The doctor’s dilemma

The government keeps tom- tomming the need for ‘inclusive growth’. But its economic policies have achieved exactly the opposite.

For Dr Manmohan Singh, who has entered his 10th year as Prime Minister of India (he was sworn in on May 22, 2004), the irony could not have been more cruel.

The man who is supposed to have lifted the country’s economy from the brink of an abyss exactly 22 years ago as the finance minister in P.V. Narasimha Rao’s government, is today having to confront an economic situation which is not very much better. In fact, it can be argued that in at least one respect, that is, inequality, we are today worse off than we were two decades earlier.
India is not exactly in danger of defaulting on its external financial obligations as it was in June 1991. Nor has the exchequer’s gold been mortgaged to the Bank of England. But the country’s current account deficit — simply put, the difference between the inflow and outflow of foreign currency — touched a record high of nearly
$33 billion in the October-December 2012 quarter, up 46 per cent from the previous quarter. As a percentage of gross domestic product (GDP), the current account deficit widened to 6.7 per cent from 5.4 per cent in the September quarter.
For the financial year that ended on March 31, 2013, the country’s GDP grew by five per cent — the slowest rate of growth in the last decade. This is a particularly disconcerting consequence for a government that has been emphasising growth over everything else in its economic policy package. It has been argued (though in not so many words) for some time now by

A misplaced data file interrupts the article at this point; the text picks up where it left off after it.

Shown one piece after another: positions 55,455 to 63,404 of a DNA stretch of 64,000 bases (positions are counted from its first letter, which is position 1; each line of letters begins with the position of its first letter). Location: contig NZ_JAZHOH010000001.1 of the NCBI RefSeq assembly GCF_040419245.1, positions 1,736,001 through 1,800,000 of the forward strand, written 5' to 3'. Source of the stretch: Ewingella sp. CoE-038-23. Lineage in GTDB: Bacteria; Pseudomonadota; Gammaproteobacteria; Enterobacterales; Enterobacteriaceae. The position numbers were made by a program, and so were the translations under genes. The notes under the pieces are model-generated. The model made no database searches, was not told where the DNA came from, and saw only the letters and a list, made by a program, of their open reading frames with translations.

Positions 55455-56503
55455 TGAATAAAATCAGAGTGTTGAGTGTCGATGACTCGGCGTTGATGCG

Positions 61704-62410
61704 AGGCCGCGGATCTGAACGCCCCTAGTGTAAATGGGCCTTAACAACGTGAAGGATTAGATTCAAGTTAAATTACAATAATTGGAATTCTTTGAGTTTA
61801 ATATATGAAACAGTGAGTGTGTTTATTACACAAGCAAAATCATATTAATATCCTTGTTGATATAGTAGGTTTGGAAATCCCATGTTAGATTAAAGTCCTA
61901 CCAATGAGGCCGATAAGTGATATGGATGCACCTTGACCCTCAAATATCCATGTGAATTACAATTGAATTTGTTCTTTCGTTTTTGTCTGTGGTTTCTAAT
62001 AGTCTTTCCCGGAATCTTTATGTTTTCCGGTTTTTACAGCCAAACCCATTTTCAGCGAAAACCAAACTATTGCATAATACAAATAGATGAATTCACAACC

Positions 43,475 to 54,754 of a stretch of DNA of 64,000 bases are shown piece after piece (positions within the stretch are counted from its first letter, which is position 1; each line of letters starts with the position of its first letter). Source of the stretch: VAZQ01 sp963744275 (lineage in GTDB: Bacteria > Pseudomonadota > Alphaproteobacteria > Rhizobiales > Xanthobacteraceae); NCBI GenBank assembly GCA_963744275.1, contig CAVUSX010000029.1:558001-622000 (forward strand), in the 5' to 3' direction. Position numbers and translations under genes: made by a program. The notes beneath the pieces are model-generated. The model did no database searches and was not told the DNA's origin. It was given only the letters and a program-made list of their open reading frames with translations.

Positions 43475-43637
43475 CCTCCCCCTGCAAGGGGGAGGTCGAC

Dr Singh and his closest advisors — notably finance minister P. Chidambaram, deputy chairman of the Planning Commission Montek Singh Ahluwalia and the head of the Prime Minister’s economic advisory council
C. Rangarajan — that growth would take care of just about every major economic problem the country faces.
Growth, the neo-liberal hawks in the government have contended time and again, would spur investments and savings, create more jobs, mitigate the adverse impact of inflation and propel the “emerging economy” of India on to the high table of the comity of nations. Unfortunately, none of this has happened. The savings rate is down as are investments. Outgoing investments by Indian industrialists abroad have overtaken inflows of foreign direct investment for the first time, even as the government desperately woos foreign investors and is paranoid that a discredited bunch of international credit rating agencies will soon downgrade India. If that indeed happens, it would exacerbate an already bad balance of payments problem.
The government keeps tom-tomming the need for “inclusive growth”. But the government’s economic policies have succeeded in achieving exactly the opposite. Consider how employment opportunities have expanded in the recent past. Here is what a December 2012 paper of the Institute of Applied Manpower Research (curiously, a body under the Planning Commission), titled “Joblessness and Informalisation: Challenges to Inclusive Growth in India”, states: “One of the most disturbing numbers that the 2009-10 employment-unemployment National Sample Survey data show is the addition of merely 2.76 million work opportunities during the period of fastest growth for the economy... Compared to this, there was an addition of 60 million to the workforce during 1999-2000 and 2004-05.” It was, of course, not so creditable that roughly half of the jobs created in the first half of the first decade of the new millennium were in agriculture — at a time when the share of agriculture in GDP continued to shrink.